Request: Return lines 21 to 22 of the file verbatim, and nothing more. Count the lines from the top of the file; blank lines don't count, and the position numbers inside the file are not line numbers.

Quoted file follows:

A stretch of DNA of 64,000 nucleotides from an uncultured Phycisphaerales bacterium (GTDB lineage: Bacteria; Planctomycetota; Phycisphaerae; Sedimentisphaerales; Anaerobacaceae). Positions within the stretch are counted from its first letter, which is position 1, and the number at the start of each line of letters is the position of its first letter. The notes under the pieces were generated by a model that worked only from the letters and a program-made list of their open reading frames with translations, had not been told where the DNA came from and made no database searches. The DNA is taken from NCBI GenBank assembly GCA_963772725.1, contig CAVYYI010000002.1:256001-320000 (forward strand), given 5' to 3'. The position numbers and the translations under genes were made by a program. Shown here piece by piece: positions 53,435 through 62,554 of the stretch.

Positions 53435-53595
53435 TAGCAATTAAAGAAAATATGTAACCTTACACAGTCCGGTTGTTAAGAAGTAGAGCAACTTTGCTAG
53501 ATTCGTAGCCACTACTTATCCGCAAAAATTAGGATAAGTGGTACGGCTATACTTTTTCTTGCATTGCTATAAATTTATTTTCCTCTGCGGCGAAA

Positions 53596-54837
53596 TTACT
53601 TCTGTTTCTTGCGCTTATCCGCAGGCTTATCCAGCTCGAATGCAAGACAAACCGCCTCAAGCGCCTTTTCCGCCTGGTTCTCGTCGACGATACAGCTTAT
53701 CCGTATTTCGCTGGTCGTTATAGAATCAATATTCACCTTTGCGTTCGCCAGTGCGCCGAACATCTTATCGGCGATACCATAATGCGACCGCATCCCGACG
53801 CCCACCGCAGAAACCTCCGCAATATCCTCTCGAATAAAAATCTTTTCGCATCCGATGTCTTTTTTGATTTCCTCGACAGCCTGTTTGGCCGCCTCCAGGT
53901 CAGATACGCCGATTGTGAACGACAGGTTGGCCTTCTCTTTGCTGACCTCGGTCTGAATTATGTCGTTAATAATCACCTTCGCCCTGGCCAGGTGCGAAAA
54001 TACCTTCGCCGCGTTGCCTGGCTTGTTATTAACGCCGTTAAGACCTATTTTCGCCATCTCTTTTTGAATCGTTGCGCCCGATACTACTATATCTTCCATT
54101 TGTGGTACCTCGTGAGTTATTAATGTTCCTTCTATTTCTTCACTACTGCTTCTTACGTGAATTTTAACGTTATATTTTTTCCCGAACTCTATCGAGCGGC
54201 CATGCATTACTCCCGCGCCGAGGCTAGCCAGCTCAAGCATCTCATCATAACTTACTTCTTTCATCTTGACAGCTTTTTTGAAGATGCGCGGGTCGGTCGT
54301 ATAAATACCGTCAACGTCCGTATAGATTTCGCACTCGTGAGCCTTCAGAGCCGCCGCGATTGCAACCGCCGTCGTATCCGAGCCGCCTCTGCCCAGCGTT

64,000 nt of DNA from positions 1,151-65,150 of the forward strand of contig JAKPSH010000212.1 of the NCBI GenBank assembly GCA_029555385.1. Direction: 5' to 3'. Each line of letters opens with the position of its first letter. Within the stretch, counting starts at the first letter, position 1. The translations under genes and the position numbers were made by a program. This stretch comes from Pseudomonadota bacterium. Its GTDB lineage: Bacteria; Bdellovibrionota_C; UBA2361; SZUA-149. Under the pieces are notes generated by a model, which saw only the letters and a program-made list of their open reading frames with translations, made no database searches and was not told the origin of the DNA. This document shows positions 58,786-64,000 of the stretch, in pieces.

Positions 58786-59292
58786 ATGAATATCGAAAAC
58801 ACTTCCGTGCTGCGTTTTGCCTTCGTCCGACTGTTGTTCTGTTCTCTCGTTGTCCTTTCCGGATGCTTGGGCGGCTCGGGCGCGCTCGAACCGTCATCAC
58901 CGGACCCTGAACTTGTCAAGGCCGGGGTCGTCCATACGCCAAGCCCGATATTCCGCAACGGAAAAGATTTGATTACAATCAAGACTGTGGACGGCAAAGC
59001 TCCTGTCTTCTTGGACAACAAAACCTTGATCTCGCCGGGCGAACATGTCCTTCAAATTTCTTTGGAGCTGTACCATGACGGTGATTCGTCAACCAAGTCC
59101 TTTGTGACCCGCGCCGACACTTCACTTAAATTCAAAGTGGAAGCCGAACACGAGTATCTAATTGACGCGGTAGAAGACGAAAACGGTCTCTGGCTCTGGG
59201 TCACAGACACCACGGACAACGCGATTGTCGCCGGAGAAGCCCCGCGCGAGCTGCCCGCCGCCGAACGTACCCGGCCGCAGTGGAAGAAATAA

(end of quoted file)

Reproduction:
59101 TTTGTGACCCGCGCCGACACTTCACTTAAATTCAAAGTGGAAGCCGAACACGAGTATCTAATTGACGCGGTAGAAGACGAAAACGGTCTCTGGCTCTGGG
59201 TCACAGACACCACGGACAACGCGATTGTCGCCGGAGAAGCCCCGCGCGAGCTGCCCGCCGCCGAACGTACCCGGCCGCAGTGGAAGAAATAA